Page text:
Paul Ryan's Budget Bridge to Nowhere
Rep. Paul Ryan calls the Federal budget plan that he unveiled on April 5 a "Path to Prosperity". Critics on the Left have called it a "Road to Ruin". However, it is probably best characterized as an "Interstate to Irrelevance". This is because it pays so little attention to what is by far the most important factor affecting federal finances, the rate of economic growth.
It isn't that Ryan ignores growth completely, as do the Administration, the CBO, and Social Security Trustees. In Ryan's April 5th Op-Ed in The Wall Street Journal, the words "economic growth" do appear, but you have to read 400 of his 1152 words before you encounter them. Ryan lists five "major components" to his plan, and none of them is faster economic growth per se. Growth is mentioned in passing in his fifth point, "Tax Reform", but Ryan takes pains to portray his tax reforms as "revenue neutral", which is Washington-speak for "growth neutered".
How important is economic growth to the federal budget? If the economy had grown at a 3.0% real rate for the past four fiscal years, FY2010 Federal revenues would have been about $0.8 trillion higher, Obama's counterproductive "stimulus" program would never even have been proposed, and the federal government would probably have run a FY2010 budget surplus instead of a $1.3 trillion deficit.
On the economic growth front, Ryan's plan is "an elephant that labors mightily and brings forth a mouse". His budget proposes huge spending cuts, the repeal of Obamacare and all of its associated tax hikes, and far-reaching individual and corporate income tax reform - and then projects that all of this change will yield only an additional 0.23 percentage points of annual real GDP growth over the next ten fiscal years.
Ryan must be given credit for "showing his work". His budget message provides a link to an "Economic Analysis of the House Budget Resolution" by the Center for Data Analysis at The Heritage Foundation. This report estimates that the policy changes proposed by Ryan would increase the rate of real economic growth during the 10-year FY2012 - FY2021 period by 0.23 percentage points, from 2.96% to 3.19%.
Unfortunately, some of the numbers in the "Economic Analysis" simply don't add up. The report predicts that Ryan's budget plan would reduce the unemployment rate in 2021 from 5.2% to 2.8%. Given that the labor force in 2021 will probably be about 171 million, it would take at least 4.1 million incremental jobs to produce a 2.4 percentage point reduction in the unemployment rate. This is far more than the 2.1 million more jobs that the report predicts that the Ryan plan will produce. Also, 2.8% is an unemployment rate that America has not seen since August of 1953, so this looks like some kind of error.
Assuming for the moment that the economic growth numbers in the "Economic Analysis" are correct, neither the CBO's 2.96% nor Ryan's 3.19% would be adequate to pull America out of the economic hole that it fell into during FY2007 - FY2010. Deep recessions are supposed to be followed by strong recoveries that make up for the GDP growth lost during the downturn.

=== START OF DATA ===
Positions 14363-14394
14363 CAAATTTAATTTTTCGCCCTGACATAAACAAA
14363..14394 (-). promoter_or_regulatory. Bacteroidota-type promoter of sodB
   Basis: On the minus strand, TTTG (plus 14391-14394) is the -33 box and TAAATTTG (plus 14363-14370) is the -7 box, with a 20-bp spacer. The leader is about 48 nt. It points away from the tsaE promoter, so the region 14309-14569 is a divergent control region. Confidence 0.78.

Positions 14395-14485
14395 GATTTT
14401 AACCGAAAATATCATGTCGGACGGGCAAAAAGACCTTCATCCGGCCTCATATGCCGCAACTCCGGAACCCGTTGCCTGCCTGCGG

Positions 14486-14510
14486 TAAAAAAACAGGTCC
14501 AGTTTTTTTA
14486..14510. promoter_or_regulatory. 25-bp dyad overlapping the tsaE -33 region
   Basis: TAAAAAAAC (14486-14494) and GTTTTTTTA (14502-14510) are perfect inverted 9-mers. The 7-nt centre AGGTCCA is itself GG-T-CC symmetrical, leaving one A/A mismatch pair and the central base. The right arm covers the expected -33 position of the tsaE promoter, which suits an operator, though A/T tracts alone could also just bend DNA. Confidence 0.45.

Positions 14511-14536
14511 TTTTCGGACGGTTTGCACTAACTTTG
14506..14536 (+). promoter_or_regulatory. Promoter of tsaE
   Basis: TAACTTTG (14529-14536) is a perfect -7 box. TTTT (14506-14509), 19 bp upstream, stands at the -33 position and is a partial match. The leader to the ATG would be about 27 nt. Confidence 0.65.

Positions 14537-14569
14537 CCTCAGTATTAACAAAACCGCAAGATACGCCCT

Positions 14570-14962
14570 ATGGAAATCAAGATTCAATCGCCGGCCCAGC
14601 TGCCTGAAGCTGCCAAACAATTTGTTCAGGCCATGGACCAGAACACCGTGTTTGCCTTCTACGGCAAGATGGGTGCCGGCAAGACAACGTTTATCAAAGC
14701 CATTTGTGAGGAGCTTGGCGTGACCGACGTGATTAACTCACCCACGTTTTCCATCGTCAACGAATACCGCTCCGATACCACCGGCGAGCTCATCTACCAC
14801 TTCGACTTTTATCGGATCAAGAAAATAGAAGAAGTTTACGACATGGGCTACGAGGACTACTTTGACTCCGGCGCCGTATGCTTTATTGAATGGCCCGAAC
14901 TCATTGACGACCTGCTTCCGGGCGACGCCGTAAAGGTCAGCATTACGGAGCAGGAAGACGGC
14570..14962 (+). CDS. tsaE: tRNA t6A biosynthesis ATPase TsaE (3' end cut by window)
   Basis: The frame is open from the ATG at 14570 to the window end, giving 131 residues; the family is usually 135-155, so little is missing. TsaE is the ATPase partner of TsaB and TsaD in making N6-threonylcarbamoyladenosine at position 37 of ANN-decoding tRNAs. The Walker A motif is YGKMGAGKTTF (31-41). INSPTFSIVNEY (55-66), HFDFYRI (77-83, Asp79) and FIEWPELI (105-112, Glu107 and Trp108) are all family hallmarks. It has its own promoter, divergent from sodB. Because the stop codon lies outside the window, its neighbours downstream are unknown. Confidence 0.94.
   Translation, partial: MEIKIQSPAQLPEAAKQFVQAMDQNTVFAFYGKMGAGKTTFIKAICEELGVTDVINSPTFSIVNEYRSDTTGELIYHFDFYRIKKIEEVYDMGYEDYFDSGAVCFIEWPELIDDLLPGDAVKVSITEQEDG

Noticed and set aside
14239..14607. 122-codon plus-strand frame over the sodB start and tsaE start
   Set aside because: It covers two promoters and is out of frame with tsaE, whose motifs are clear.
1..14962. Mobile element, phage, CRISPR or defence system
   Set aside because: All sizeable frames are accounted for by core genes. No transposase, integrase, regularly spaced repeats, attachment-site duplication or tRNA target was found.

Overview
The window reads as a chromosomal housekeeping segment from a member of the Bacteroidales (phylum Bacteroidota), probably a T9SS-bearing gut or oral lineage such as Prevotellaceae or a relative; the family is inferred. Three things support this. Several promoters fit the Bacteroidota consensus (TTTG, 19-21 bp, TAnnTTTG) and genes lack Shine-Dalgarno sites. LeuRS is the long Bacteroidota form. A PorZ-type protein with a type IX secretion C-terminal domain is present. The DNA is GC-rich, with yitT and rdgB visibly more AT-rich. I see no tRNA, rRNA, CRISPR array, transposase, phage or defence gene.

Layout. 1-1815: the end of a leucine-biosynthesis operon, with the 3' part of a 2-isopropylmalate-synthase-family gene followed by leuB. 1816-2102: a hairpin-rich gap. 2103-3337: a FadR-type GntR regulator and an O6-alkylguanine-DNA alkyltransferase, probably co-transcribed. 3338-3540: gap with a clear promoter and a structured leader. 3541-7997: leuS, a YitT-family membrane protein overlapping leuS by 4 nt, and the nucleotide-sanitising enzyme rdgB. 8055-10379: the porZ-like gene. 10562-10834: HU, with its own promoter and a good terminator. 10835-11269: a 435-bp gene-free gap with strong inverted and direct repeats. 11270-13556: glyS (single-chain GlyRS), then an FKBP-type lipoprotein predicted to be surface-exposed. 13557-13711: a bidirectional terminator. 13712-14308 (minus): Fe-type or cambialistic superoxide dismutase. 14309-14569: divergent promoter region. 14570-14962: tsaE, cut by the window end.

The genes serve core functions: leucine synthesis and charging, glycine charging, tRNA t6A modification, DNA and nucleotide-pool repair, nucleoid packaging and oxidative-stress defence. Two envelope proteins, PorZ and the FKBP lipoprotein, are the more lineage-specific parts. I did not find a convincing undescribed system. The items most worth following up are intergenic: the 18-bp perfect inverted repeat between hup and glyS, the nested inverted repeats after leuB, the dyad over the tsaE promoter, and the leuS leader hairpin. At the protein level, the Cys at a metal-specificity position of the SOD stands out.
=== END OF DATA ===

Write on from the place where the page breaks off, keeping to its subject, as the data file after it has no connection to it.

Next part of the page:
Because 3.0% is the minimum average annual real growth rate that allows America to be the exceptional nation that it is meant to be, we would need to average 4.09% growth over the ten fiscal years ending in FY2021 in order to fully recover from the Great Recession. Accordingly, Ryan's budget is qualitatively no better than those being offered by the CBO and the Administration. It is not a plan for getting America where it needs to go.
This having been said, even a tiny, 0.23 percentage point increase in economic growth would have an appreciable impact. Ryan notes that his budget would increase total real ($2010) GDP over the 10-year period by $1.7 trillion. At a federal "tax take" of 18.5% of GDP, this equates to an additional $308 billion in real revenue. However, this is small compared with the magnitude of both the projected deficits and the spending cuts proposed in the Ryan plan.
In the end, Ryan's budget plan is irrelevant to the situation that America finds itself in. It offers too much pain and uncertainty for the sake of too little growth. No one is going to storm the barricades for the sake of 0.23 percentage points of GDP growth. The Republicans will have to come up with a much more visionary, and much more growth-oriented, program if they are to take back the White House and the Senate in 2012 - or even win large spending cuts in FY2012.
A plan to achieve 4.09% real growth from now through FY2021 would be much more exciting. It would get America back on the prosperity track. Over the ten-year budget period it would increase real GDP ($2010) by $8.7 trillion, more than five times the $1.7 trillion promised by the Ryan plan. Assuming that real GDP per worker increased at the rate that it did in the booming 1990s (1.9%/year), 4.09% real growth would get us to true full employment by FY2021, with 34.2 million more Americans working than are today.
Ronald Reagan knew that economic growth and jobs have to come first. Let's hope that the Republicans can relearn his growth model in time.